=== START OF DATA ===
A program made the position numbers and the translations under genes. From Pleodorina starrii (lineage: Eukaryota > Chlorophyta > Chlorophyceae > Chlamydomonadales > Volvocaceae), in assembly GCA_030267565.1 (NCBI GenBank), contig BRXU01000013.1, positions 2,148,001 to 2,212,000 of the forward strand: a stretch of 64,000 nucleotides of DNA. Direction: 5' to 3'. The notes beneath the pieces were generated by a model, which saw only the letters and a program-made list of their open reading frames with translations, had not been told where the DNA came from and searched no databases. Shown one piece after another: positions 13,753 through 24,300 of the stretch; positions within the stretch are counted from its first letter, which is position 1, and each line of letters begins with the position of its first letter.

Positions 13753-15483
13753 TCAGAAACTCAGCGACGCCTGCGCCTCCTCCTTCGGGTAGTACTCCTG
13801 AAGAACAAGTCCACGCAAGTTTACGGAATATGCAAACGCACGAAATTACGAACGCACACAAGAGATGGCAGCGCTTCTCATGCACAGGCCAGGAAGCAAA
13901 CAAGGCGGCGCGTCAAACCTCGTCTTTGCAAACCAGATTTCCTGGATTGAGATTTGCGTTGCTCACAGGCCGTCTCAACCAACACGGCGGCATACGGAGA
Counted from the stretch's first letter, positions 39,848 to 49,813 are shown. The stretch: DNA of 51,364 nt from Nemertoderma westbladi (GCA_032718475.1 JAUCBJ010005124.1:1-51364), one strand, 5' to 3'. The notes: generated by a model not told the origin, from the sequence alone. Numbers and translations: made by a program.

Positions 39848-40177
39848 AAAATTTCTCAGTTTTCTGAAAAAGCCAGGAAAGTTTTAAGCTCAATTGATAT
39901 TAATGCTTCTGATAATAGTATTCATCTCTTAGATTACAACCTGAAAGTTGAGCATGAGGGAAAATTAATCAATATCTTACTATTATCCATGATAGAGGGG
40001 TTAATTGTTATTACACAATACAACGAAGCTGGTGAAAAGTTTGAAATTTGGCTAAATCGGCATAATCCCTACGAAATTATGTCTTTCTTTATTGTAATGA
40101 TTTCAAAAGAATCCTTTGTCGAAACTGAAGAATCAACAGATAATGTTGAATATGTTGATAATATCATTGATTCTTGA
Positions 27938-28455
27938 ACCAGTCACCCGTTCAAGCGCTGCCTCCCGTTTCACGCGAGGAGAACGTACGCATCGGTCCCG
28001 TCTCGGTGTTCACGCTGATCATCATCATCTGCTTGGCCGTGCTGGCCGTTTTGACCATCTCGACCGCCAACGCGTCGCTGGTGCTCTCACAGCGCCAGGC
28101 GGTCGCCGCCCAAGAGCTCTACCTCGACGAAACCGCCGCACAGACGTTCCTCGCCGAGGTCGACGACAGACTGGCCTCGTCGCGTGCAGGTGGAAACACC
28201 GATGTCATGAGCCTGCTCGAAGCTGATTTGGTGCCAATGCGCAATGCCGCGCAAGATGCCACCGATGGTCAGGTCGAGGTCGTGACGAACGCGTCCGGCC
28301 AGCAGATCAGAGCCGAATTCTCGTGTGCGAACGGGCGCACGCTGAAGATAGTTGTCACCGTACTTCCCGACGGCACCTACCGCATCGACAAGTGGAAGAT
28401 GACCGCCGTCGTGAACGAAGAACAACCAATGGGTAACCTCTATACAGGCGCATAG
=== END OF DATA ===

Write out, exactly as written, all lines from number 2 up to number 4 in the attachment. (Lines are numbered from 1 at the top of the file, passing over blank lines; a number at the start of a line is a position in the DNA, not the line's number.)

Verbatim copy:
Positions 13753-15483
13753 TCAGAAACTCAGCGACGCCTGCGCCTCCTCCTTCGGGTAGTACTCCTG
13801 AAGAACAAGTCCACGCAAGTTTACGGAATATGCAAACGCACGAAATTACGAACGCACACAAGAGATGGCAGCGCTTCTCATGCACAGGCCAGGAAGCAAA